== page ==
# Difference between ‘and’ and ‘&’ in Python

**and** is a Logical AND that returns True if both the operands are true whereas ‘&’ is a bitwise operator in Python that acts on bits and performs bit by bit operation.

**Note:** When an integer value is 0, it is considered as False otherwise True when using logically.

**Example:**

`# Python program to demonstrate ` `# the difference between and, & ` `# operator ` ` ` `a ` `=` `14` `b ` `=` `4` ` ` `print` `(b ` `and` `a) ` `# print_stat1` `print` `(b & a) ` `# print_stat2` |

**Output:**

14 4

This is because ‘and’ tests whether both expressions are logically True while ‘&’performs bitwise AND operation on the result of both statements.

In print statement 1, compiler checks if the first statement is True. If the first statement is False, it does not check the second statement and returns False immediately. This is known as **“lazy evaluation”**. If the first statement is True then the second condition is checked and according to rules of AND operation, True is the result only if both the statements are True. In the case of the above example, the compiler checks the 1st statement which is True as the value of b is 4, then the compiler moves towards the second statement which is also True because the value of a is 14. Hence, the output is also 14.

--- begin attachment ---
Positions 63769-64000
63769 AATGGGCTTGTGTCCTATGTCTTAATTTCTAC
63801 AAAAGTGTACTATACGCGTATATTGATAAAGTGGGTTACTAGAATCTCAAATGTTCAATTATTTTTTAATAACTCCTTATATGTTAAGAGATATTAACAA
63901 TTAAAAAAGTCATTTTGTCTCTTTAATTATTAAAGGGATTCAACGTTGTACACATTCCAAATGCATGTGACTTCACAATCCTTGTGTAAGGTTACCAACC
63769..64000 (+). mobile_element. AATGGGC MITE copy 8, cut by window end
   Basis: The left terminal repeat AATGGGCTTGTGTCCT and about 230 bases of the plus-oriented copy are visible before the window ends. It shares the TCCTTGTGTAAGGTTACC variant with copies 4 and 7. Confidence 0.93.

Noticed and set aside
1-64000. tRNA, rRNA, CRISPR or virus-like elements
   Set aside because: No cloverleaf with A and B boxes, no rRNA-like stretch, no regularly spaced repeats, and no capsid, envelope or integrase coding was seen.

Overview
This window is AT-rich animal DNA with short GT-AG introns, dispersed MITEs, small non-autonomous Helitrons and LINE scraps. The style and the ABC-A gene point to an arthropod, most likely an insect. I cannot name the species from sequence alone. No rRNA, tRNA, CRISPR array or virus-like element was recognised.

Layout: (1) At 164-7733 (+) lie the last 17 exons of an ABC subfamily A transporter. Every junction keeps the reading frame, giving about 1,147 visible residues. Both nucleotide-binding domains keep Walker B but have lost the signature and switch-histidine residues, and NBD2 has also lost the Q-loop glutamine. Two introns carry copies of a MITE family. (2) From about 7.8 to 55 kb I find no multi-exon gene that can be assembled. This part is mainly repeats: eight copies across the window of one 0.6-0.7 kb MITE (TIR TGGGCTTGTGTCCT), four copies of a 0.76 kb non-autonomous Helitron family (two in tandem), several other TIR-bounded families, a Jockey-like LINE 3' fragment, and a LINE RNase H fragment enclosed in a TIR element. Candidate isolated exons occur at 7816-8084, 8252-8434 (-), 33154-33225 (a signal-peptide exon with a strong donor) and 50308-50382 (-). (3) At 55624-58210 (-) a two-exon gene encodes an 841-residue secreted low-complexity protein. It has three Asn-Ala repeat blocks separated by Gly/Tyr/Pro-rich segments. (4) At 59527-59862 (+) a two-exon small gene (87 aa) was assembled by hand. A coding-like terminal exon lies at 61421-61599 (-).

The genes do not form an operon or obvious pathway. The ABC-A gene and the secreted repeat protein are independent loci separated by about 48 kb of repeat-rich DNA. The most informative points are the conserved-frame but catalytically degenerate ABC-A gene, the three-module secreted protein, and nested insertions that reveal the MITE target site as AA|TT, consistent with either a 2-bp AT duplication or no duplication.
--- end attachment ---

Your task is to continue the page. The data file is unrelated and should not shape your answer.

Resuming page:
In print statement 2, the compiler is doing bitwise & operation of the results of statements. Here, the statement is getting evaluated as follows:

The value of 4 in binary is 0000 0100 and the value of 14 in binary is 0000 1110. On performing bitwise and we get –

0000 0100 & = 0000 0100 = 4 0000 1110

Hence, the output is 4.

To elaborate on this, we can take another example.

**Example:**

`# Python program to demonstrate` `# the difference between and, & ` `# operator` ` ` `a, b ` `=` `9` `, ` `10` `print` `(a & b)` `#line 1` `print` `(a ` `and` `b)` `#line 2` |

**Output:**

8 10

The first line is performing bitwise AND on a and b and the second line is evaluating the statement inside print and printing answer.

In line 1, a = 1001, b = 1010, Performing & on a and b, gives us 1000 which is the binary value of decimal value 8.

In line 2, the expression ‘a and b’ first evaluates a; if a is False (or Zero), its value is returned immediately because of “lazy evaluation” explained above, else, b is evaluated. If b is also non-zero then the resulting value is returned. The value of b is returned because it is the last value where checking ends for the truthfulness of the statement.

Hence the use of boolean and ‘and’ is recommended in a loop.